Categories for 2018
SLHA News ...
News 2018
Lectures and Conferences

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The Cornhill Quarter
A century of development in the centre of Lincoln

On the snowy afternoon of Sunday 18 March Beryl George shared her recent research into the streets and buildings around the Lincoln’s Cornhill. She has worked closely with the Lincolnshire Co-op who, as principal property owners, are redeveloping the area.

The Lincoln Corn Exchange and Market Company was established 1847 and immediately built the first Corn Exchange on Corn Hill (architect W A Nicholson). It was replaced by a larger building on an adjoining site to the north in 1879 (architect Bellamy & Hardy).

Trading in corn and other agricultural products was confined to Fridays and the spacious buildings were regularly used for as venues for public meetings and entertainment.

Market areas were created alongside and to the east of the first Corn Exchange and then in the ground floor of the second.

Sincil Street, to the east of these buildings, has always housed a range of small retail businesses. This type of occupancy is likely to continue after the present restoration works.

Lincoln's second Corn Exchange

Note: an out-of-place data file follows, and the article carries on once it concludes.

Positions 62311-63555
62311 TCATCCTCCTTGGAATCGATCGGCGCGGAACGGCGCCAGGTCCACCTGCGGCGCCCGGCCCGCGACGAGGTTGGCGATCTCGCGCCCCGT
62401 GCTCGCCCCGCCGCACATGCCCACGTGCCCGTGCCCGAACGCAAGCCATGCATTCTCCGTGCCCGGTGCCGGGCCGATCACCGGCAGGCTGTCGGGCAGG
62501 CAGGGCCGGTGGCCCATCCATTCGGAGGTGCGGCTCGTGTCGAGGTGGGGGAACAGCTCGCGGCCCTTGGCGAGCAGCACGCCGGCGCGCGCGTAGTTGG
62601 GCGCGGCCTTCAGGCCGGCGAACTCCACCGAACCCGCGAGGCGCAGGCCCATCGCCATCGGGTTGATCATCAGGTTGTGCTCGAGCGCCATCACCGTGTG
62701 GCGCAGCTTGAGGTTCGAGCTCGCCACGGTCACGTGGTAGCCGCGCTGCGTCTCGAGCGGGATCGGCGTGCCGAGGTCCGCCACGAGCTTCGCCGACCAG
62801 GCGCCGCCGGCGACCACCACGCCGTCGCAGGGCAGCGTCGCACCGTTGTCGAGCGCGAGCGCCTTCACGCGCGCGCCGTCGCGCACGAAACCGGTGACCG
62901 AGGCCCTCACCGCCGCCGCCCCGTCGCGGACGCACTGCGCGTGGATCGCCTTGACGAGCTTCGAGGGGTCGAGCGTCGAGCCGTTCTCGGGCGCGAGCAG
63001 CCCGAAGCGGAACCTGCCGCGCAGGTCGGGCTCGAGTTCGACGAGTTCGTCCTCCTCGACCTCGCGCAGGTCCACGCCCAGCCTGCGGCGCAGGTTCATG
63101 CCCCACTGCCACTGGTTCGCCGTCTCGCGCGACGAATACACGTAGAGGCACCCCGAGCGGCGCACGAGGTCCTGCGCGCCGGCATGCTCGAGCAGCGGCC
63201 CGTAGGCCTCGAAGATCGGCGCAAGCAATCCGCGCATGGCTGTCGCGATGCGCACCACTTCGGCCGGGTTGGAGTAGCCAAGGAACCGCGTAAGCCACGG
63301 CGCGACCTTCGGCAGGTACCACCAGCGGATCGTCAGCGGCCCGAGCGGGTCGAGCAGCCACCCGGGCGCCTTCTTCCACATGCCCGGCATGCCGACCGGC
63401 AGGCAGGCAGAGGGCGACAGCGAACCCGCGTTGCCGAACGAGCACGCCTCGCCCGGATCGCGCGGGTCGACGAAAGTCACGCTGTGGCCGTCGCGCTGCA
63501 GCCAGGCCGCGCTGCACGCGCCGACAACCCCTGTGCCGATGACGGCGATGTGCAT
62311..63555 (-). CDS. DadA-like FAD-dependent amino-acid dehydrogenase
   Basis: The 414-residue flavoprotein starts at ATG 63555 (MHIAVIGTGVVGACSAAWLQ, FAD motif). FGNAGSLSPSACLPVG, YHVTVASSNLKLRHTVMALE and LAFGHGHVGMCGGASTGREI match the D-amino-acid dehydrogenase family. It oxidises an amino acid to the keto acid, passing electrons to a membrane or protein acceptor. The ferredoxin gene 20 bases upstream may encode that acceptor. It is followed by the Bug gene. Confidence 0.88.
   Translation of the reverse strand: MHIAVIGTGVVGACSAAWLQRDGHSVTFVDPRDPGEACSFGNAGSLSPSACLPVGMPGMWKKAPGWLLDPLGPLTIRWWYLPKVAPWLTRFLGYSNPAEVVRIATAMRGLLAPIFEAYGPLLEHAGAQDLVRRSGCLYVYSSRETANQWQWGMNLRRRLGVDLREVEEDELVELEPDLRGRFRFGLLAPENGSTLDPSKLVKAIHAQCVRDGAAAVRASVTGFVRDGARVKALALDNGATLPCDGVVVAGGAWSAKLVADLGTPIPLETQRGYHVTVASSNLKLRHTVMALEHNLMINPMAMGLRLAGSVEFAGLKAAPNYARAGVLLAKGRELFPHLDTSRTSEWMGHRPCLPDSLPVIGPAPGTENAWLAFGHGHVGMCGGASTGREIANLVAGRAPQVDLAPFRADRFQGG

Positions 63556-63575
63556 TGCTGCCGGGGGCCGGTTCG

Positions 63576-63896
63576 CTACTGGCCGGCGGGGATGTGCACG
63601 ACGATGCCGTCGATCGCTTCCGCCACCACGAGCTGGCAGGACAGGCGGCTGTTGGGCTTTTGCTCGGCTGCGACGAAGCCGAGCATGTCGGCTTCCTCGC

March 2018

Mud and Stud Buildings
Report on recent research

The technique of building in mud and stud is commonly associated with Lincolnshire but, as Jenne Pape pointed out in a talk to SLHA members at Jews’ Court on 18 March, it is not confined, as usually supposed, to an area near the southern end of the Wolds nor is it only found in small cottages.

The walls of a typical M&S building are created from simple frames of ‘hedgerow’ timber to which are attached vertical laths. A thick daub of mud is then applied and the external surfaces limewashed for weatherproofing. The roof is thatched with a centrally placed chimney in brick or M&S.

Research involving vernacular buildings across the county and their related documentation reveals that the technique has been very widespread and that it was being deployed from the sixteenth century though to the Victorian period.

It is also clear that it was used for buildings of both high and low status. Its fall in fashion and acceptability came in the nineteenth century when brick began to be used instead or in many instances used as a simple skin to cover a mud and stud construction.

Withern Cottage, a typical mud and stud building (now at The Village, Skegness)

March 2018

Roman Leicester
Recent Archaeological discoveries

Gavin Speed of the University of Leicester Archaeological Services (ULAS) gave an account of Leicester’s Roman legacy to an audience of fifty members and friends at St Hugh’s Hall on 14 March.

Archaeological excavations at various times have brought to light many significant buildings and artefacts of the Roman period in Leicester. Recent large scale redevelopment of large areas near the city centre has allowed sites to be revisited and new ones investigated.